5. Reflect about the difference between object inheritance and class inheritance According to the presentation, some languages have classes, methods, constructors, and modules. JavaScript's functions do the works of all of those. Instead of class inheritance, JavaScript has object inheritance. In other words for object inheritance is prototype inheritance. It accomplishes the same things, but differently. It offers greater expressive power. Instead of organizing objects into rigid classes, new objects can be made that are similar to existing objects, and then customized. Object customization is a lot less work than making a class, and less overhead, too. One of the keys is the object(o) function. The other key is function. The object(o) function makes a new empty object with a link to object to. Refer to the Douglas Crockford - inheritance for more classical inheritance in JavaScript.

  6. What is object augmentation, and how do we do it? According to the Douglas Crockford - inheritance, in the static object-oriented languages, if you want an object which is slightly different than another object, you need to define a new class. In JavaScript, you can add methods to individual objects without the need for additional classes. This has enormous power because you can write far fewer classes and the classes you do write can be much simpler. New members can be added to any object by simple assignment, for example, myobject[name] = value;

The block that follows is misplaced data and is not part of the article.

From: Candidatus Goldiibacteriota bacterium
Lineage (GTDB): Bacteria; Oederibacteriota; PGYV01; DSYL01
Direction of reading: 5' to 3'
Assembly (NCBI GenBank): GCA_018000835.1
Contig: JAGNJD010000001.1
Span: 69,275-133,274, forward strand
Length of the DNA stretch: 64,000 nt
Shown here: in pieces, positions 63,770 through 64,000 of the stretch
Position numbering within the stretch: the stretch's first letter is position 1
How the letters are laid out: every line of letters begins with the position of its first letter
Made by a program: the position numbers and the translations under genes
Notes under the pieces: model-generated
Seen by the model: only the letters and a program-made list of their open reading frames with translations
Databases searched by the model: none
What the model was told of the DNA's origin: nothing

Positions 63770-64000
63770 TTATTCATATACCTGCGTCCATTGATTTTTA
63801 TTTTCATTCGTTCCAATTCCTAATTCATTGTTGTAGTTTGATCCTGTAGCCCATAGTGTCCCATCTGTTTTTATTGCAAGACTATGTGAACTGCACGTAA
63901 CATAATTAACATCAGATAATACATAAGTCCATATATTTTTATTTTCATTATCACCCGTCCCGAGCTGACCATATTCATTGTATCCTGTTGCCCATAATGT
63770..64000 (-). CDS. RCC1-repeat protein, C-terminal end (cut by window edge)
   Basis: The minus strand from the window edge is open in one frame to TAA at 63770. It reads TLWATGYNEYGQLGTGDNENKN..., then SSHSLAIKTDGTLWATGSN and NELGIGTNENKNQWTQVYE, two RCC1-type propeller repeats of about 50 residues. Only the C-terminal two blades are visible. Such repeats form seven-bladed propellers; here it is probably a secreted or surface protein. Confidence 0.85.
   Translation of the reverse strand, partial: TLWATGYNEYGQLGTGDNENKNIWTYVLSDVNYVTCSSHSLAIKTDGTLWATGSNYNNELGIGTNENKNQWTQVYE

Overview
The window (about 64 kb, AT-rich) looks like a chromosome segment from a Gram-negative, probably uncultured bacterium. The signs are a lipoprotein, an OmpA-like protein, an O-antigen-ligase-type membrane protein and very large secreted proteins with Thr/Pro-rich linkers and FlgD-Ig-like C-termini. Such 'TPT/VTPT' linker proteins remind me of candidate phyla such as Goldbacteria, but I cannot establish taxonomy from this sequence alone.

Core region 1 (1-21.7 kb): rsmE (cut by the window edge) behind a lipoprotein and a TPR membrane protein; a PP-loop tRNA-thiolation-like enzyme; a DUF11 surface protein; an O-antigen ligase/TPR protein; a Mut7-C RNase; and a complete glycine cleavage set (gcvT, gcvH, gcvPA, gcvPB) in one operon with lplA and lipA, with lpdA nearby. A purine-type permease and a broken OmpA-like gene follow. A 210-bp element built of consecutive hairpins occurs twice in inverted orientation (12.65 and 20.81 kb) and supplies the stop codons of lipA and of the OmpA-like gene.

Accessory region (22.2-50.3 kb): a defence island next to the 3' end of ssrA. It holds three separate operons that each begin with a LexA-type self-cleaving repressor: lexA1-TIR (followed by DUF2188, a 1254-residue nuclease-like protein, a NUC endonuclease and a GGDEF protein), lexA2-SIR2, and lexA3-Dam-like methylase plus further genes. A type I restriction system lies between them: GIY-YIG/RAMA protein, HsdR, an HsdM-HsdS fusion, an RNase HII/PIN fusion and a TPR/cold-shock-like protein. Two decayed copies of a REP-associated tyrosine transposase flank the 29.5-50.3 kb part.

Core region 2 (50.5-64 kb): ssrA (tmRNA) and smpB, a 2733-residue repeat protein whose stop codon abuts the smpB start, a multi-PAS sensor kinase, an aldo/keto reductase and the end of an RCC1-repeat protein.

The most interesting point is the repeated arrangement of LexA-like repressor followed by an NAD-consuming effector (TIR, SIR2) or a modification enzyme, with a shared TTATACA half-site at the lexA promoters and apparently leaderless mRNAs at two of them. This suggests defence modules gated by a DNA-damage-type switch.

7. There is a way to add a method to String, such as any new String we create will have that augmented method (this is a bit different from object augmentation). How would you do this? Using linkage.

  8. What is garbage collection? According to JavaScript: The Definitive Guide, 4th Edition, JavaScript uses garbage collection to reclaim the memory occupied by strings, objects, arrays, and functions that are no longer in use. This frees you, the programmer, from having to explicitly deallocate memory yourself and is an important part of what makes JavaScript programming easier than, say, C programming. A key feature of garbage collection is that the garbage collector must be able to determine when it is safe to reclaim memory. Obviously, it must never reclaim values that are still in use and should collect only values that are no longer reachable; that is, values that cannot be referred to through any of the variables, object properties, or array elements in the program.